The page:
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Previews of upcoming events, Race & Rally Reports, News, Reviews, Letters and Regulation Information from Historic Motor Racing News.

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Bits and Pieces

Our caption competition published in the September issue did not elicit one response, not even a wild guess.  Where is your sense of adventure?  For those of you who have been trying to figure it out we apologise if it was just a little too obscure.  The correct answer is Eva Rueber Staier, Miss World.  The photo was taken by Peter Collins at the 1971 Crystal Palace F2 meeting.  Peter assures us that not much has changed at the Palace, and that if you stand in the same spot today, you will have much the same view, minus  Miss World of course.

This year’s Salon Privé attracted a record number of entries to the grounds of the elegant Blenheim Palace on 22-26 September for the prestigious Concours d’Élégance.  It was the first automotive event in the world to use the Liber app, which has been developed for major event organisers to ensure that everyone who attended was COVID-19 free before they entered and could be contacted if necessary afterwards.

The week got under way with a new VIP Media Day on 22 September with some supercar brands choosing Salon Privé to unveil their latest models.  Bentley hosted a trio of global premieres courtesy of its in-house bespoke and personal commissioning division – Bentley Mulliner, while Italian styling house Touring Superleggera exhibited its striking Aero3.  Danish hypercar manufacturer Zenvo showed its 1177bhp TSRS-1, and the eye-catching 1100kg, 1100bhp Engler Superquad was on display.  European debuts covered a wide variety of performance cars, including the TDF1 from British brand Tour-de-Force, the all-electric Aspark Owl hypercar, and the remarkable PAL-V flying car.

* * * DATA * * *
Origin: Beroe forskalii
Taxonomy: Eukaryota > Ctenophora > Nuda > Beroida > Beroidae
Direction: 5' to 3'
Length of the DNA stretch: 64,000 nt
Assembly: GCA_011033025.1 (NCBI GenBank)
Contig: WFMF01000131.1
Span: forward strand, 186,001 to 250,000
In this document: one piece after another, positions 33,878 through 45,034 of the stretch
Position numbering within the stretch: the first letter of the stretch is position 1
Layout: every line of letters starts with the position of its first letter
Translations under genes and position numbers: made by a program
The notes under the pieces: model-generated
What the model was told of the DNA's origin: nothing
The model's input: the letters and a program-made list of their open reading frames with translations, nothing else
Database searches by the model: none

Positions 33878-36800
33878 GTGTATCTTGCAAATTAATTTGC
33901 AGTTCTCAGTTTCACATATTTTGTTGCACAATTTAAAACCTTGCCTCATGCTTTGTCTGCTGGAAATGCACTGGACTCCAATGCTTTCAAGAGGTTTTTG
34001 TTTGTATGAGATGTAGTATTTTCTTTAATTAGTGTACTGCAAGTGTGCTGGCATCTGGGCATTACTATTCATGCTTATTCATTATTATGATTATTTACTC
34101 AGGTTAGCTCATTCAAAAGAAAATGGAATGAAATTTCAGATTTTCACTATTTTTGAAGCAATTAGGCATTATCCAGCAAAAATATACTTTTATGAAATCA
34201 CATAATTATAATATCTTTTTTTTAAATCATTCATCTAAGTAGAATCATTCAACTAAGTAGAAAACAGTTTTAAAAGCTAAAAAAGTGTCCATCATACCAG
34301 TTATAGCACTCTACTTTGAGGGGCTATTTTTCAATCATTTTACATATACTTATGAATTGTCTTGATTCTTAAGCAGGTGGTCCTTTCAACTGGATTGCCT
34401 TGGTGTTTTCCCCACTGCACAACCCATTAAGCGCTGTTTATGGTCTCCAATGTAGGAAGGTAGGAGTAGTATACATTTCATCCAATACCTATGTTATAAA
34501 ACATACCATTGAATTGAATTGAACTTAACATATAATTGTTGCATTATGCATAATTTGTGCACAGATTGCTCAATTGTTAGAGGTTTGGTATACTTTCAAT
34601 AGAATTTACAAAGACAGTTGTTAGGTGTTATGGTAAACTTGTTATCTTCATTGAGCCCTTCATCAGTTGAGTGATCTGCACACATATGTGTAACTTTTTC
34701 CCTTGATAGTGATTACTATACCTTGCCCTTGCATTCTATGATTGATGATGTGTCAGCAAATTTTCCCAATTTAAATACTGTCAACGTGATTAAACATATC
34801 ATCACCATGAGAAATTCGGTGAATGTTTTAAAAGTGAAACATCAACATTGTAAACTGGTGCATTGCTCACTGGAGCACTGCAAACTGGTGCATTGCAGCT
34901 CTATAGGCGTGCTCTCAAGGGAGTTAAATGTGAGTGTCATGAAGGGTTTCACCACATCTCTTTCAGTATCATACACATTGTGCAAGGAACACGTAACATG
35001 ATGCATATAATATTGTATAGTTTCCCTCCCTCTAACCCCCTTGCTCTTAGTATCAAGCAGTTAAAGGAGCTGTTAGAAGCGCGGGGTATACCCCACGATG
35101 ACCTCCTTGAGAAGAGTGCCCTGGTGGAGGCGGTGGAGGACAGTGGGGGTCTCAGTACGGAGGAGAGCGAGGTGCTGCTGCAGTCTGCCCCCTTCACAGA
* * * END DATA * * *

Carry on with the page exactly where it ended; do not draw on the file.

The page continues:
Photo Oliver Flower

The Concours d’Élégance presented by AXA dominated proceedings on Wednesday and attracted a record number of entries.  An ex-Scuderia Ferrari Alfa Romeo 8C 2300 Spider by Zagato that was raced in period by Tazio Nuvolari claimed the coveted Best of Show Award, while Class Winners included a 1988 Porsche 962 and a 1974 Alfa Romeo Tipo 33 TT12 in the new Milestones of Endurance Racing Classes.

The success of United Autosports on both sides of the Atlantic at Daytona and Sebring, in the British GT Championship, in the European and Asian Le Mans series, running drivers such as Fernando Alonso, Juan Pablo Montoya,  Lando Norris and former DTM Champion Paul Di Resta is probably well-known to our readers.  That team owners McLaren CEO Zak Brown and former racing driver Richard Dean are also dyed-in-the-wool  historic motor racing enthusiasts, is perhaps less well-known.  Indeed United Autosports also restore and maintain a range of historic Formula One and sports cars, entering races in the UK, Europe and across the world.

 

Photo Courtesy United Autosports

The company has been expanding exponentially lately and a big part of the growth has been in this historic division, which Zak and Richard want to continue to develop.  As part of the expansion, they have recently announced that Dickie Stanford has joined them as Historic Motorsport Project Manager.  The Former Williams F1 mechanic turned Team Manager will work closely alongside long-term United Autosports engineer, Paul Haigh.  

A man of vast experience, Dickie began his motorsport career running a Formula Ford team, before moving to work in Formula Three and eventually joining the Ralt Formula Two team.  In 1985, he joined Williams as race mechanic to Nigel Mansell and in 1990 he was promoted to chief mechanic, before becoming Team Manager in 1995.  Most recently Dickie was general manager of Williams Heritage and was responsible for all the team’s and customers’ historic race cars.